For four hours under grey skies and rain, hundreds of relatives of the victims of the terror attacks of 11 September 2001 listened yesterday as the names of lost loved ones were read aloud in a now familiar ritual of remembrance and sorrow six years after two planes dipped from the sky and destroyed the twin towers.
"That day we felt isolated, but not for long and not from each other," the Mayor, Michael Bloomberg, said as the ceremony in New York began. "Six years have passed, and our place is still by your side."
Recalling an unthinkable day that traumatised the United States and triggered conflicts in Afghanistan and Iraq, mourners and politicians similarly gathered for services at the Pentagon outside Washington DC and in a field in Pennsylvania, where a fourth hijacked aircraft crashed into the ground. Moments of silence marked the minutes when each plane was destroyed and when each of the giant towers crumbled. The four events claimed the lives of 2,974 victims, not including the hijackers.
A different, less welcome 9/11 tradition was honoured also: the surfacing of another video-tape from Osama bin Laden, the fugitive leader of al-Qa'ida, the terror network responsible for deploying the suicide hijackers. After a year of silence, it was the second such video from Bin Laden in just two weeks.
As in years before, it lionised one of the 9/11 hijackers. Addressing the camera, another al-Qa'ida leader, Waleed al-Shehri, warns the US: "We shall come at you from your front and back, your right and left." Bin Laden himself urged sympathisers with his cause to join the "caravan" of martyrs fighting America.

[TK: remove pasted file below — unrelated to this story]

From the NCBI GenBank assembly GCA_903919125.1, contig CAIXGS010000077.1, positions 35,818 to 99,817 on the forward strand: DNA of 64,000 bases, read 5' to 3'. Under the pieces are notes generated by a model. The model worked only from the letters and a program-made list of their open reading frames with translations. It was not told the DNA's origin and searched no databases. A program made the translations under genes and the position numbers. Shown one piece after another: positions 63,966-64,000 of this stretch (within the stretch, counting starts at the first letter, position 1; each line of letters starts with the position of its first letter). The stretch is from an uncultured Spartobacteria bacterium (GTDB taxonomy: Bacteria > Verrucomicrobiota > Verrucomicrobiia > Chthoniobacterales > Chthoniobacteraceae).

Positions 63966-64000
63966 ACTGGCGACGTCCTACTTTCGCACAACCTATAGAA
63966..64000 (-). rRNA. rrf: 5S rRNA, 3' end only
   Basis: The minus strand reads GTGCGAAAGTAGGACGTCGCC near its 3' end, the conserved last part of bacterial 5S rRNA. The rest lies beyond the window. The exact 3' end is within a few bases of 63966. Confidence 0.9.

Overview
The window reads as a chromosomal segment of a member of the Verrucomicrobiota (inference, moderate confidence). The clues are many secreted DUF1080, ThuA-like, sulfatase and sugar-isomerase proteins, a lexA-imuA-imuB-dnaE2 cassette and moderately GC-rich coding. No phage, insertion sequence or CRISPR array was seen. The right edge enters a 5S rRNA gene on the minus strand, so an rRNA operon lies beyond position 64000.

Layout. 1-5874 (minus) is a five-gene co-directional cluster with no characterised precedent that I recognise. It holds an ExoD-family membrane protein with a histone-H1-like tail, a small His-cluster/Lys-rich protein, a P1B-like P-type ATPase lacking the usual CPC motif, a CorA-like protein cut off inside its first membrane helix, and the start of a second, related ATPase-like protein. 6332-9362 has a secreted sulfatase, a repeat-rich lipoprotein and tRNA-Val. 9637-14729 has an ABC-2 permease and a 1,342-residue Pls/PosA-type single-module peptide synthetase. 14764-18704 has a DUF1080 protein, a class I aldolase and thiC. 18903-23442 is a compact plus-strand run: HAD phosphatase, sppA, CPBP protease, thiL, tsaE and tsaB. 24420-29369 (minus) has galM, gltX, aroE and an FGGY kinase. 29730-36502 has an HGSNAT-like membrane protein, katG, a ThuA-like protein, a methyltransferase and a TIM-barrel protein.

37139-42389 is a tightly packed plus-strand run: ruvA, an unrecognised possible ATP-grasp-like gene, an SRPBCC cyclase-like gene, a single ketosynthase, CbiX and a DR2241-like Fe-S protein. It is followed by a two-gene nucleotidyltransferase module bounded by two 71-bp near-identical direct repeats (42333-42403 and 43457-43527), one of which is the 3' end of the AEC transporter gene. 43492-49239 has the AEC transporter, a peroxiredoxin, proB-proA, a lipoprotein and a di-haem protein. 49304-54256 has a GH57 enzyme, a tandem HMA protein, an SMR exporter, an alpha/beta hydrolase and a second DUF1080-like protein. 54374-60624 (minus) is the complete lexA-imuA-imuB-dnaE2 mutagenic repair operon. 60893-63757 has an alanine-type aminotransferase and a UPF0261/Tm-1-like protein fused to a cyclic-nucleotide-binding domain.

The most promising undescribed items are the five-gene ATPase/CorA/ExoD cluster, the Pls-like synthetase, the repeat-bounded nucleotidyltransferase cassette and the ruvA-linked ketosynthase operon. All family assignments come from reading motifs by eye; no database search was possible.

Meanwhile, in what is billed as his first interview since stepping down last November, the former defence secretary Donald Rumsfeld told GQ magazine in its October issue that he considered the military operations in Afghanistan to have been a "big success". He added: "In Afghanistan, 28 million people are free. They have their own president, they have their own parliament. [The situation has] improved a lot on the streets."
But he was less sanguine about Iraq. The Baghdad regime, he went on, "has not been able to... create an environment hospitable to whatever one wants to call their evolving way of life, a democracy or a representative system, or a freer system. And it's going to take some time and some effort."
The 9/11 commemoration arrangements this year were tinged with controversy. New concern surrounds the mounting numbers of cases of emergency workers and other New York residents ailing from the effects of the dust and fumes they inhaled from the towers. A decision to hold the main ceremony not in the pit itself, now crowded with construction materials, but in an adjacent park, angered some family members.
"Just so long as we continue to do something special every year," remarked Kathleen Mullen, who was there to pay tribute to her niece, Kathleen Casey. "So you don't wake up and say: 'Oh, it's 9/11.'"